Gunjan Saxena: The Kargil Girl - wings of desire

If seeing the movie title you are expecting a rah-rah jingoistic "How's the josh?" offering for Indian Independence Day, think again. There are no bearded Muslims shouting Allah-o-Akbar. Manoj Kumar via JP Dutta via Akshay Kumar this certainly isn't. This is a story about beating the odds, breaking the glass ceiling and pursuing one's dream single-mindedly in the face of overt hostility and covert misogyny. It could, and does, happen anywhere and everywhere, this one just happens to be set in the Indian Air Force (IAF).


Gunjan Saxena: The Kargil Girl (running time 1 hr 52 min) released on Netflix on August 12 (who knows why on a Wednesday instead of Friday, not everyone is sitting vela in the lockdown). It is based on the true story of Gunjan Saxena, the first woman pilot in the IAF to fly into a combat zone, who gained fame in the 1999 Kargil War flying a helicopter on several rescue and reconnaissance missions. Starting with her childhood, where the bug bites her when on a flight, she is invited to the cockpit by a kindly stewardess, it moves thru her formative years where the desire to become a pilot keeps getting stronger. (On a personal note, the cockpit scene made me nostalgic for the time before the 9/11 attacks when on pretty much every international flight, usually Air India and once on Lufthansa, I would request the stewardess to ask the captain for permission to spend a few minutes in the cockpit, and they would almost always say yes. They were the most thrilling 5 minutes on those flights watching the world down there from that panoramic view surrounded by all that technical wizardry). Despite opposition from her mother and brother, she is supported every step of the way by her army dad. In one telling scene, probably written to address the atmosphere today, Gunjan questions her own motives and whether she is unpatriotic because all she wants to really do is fly. Her dad assures her that sincerity is the opposite of treachery, that doing her job with sincerity is patriotic in itself, and that patriotism is not only about chanting "Jai Hind" in a fervor. The scenes of her challenges of being the only female in a completely testosterone-fueled male domain have a certain Hidden Figures, the 2016 movie on NASA's first black women scientists and mathematicians in the 60s, vibe to them. The songs though are an unnecessary distraction. It culminates with her proving her bonafides when it counts - in the heat of battle.


Jahnvi Kapoor plays Gunjan with the right amount of wide-eyed innocence, enthusiasm, naivete, fear and grit, and not some female version of Rambo or Tiger Shroff. I had not seen her debut feature Dhadak (2018) because I had already seen the original Marathi movie it was based on, Sairat (2016), and was not enthused about watching its gruesome climax all over again, and which I later learned was even more macabre in the Hindi version. The ever reliable Pankaj Tripathi, one of the many illustrious alumni of Anurag Kashyap's magnum opus Gangs of Wasseypur (2012) and who was great in Newton (2017) and Stree (2018), plays her dad with amazing grace. Her brother, whose protective instincts harbor a certain gender parochialism, is played somewhat single-note by Angad Bedi (son of famed spinner Bishan Singh Bedi), best known for the The Zoya Factor (2019) and the Amazon series Inside Edge (2017), in both of which he plays the role of a cricketer. The usually effervescent Ayesha Raza Mishra (Dil Dhadakne Do (2015), Sonu ke Titu ki Sweety (2018) and other Punjabi mom roles), also plays stereotypical mom in a sketchily written role. Vineet Kumar, another Wasseypur alumnus, and was in Gold (2018) and Saand ki Aankh (2019), plays the antagonistic commanding officer Dileep Singh who cannot reconcile himself to a woman being part of his squad. Manav Vij, the cop having the affair with the adulteress Tabu in the delicious blood-soaked multi-layered lasagna that was Andhadhun (2018), plays the more supportive commanding officer Gautam Sinha.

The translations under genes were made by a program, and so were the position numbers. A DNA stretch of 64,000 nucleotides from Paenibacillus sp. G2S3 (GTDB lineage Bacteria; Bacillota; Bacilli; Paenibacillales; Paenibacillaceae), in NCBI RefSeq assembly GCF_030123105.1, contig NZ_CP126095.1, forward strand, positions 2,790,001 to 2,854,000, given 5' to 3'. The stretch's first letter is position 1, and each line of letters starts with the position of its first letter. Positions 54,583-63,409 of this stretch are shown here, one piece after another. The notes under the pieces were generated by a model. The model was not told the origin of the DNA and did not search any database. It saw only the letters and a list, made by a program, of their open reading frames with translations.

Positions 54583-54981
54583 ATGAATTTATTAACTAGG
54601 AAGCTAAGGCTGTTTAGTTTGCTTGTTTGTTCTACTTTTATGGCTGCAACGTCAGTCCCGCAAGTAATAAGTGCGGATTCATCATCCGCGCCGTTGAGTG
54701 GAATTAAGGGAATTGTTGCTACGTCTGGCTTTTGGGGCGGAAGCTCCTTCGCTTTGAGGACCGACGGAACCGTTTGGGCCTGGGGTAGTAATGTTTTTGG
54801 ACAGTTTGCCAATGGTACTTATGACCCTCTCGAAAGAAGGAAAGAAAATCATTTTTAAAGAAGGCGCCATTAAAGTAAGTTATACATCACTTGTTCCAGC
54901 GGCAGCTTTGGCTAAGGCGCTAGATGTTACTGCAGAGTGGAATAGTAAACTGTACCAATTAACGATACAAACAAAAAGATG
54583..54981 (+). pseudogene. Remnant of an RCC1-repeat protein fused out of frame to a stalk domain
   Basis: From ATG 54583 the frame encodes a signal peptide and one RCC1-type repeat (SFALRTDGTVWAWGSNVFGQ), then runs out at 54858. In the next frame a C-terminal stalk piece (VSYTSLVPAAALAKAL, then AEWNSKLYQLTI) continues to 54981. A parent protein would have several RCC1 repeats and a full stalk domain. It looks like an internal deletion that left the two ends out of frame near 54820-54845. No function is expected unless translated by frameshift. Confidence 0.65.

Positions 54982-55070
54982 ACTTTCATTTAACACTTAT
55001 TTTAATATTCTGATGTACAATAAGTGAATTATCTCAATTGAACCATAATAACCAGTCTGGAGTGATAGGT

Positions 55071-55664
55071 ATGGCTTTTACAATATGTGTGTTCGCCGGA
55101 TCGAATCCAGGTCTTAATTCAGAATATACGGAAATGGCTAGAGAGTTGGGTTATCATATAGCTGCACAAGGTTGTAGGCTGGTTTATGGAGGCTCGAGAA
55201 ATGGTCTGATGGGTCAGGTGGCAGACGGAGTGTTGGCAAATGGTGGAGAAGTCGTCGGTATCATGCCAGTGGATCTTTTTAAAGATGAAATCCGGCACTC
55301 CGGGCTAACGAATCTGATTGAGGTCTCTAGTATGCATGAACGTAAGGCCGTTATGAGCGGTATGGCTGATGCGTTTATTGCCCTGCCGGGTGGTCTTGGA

Nothing nowadays can be viewed in isolation and so it is with this movie. The current nepotism debate roiling the Indian film industry rears its ugly head here, due to the producer being Karan Johar, who is according to current social media, the most villainous human that ever lived, and the heroine being Jahnvi Kapoor, a member of the lucky sperm club by being the daughter of Boney Kapoor and Sridevi. If that was not enough, just at release time the IAF complained to the Censor Board that the movie had displayed an "undue negative portrayal" of it. Are they really suggesting that all the men very willingly accepted a woman in such a bastion of alpha masculinity? They should in fact take the positive message that she was accepted due to her merits, and opened the door for other women who are now fighter jet pilots as well. If they can find objections in this most innocuous movie, then we are a really long way from having our own Apocalypse Now (1979) or Platoon (1986) or Full Metal Jacket (1987), which show the horrors of war, its debasing effect on soldiers and the atrocities that can be committed in that cauldron, be it Khe Sanh or Kashmir or Kandahar. This is ultimately not a movie about war or the armed forces, but about a woman striking it out on her own, and letting her ambition and spirit take flight and soar.


August 15, 2020

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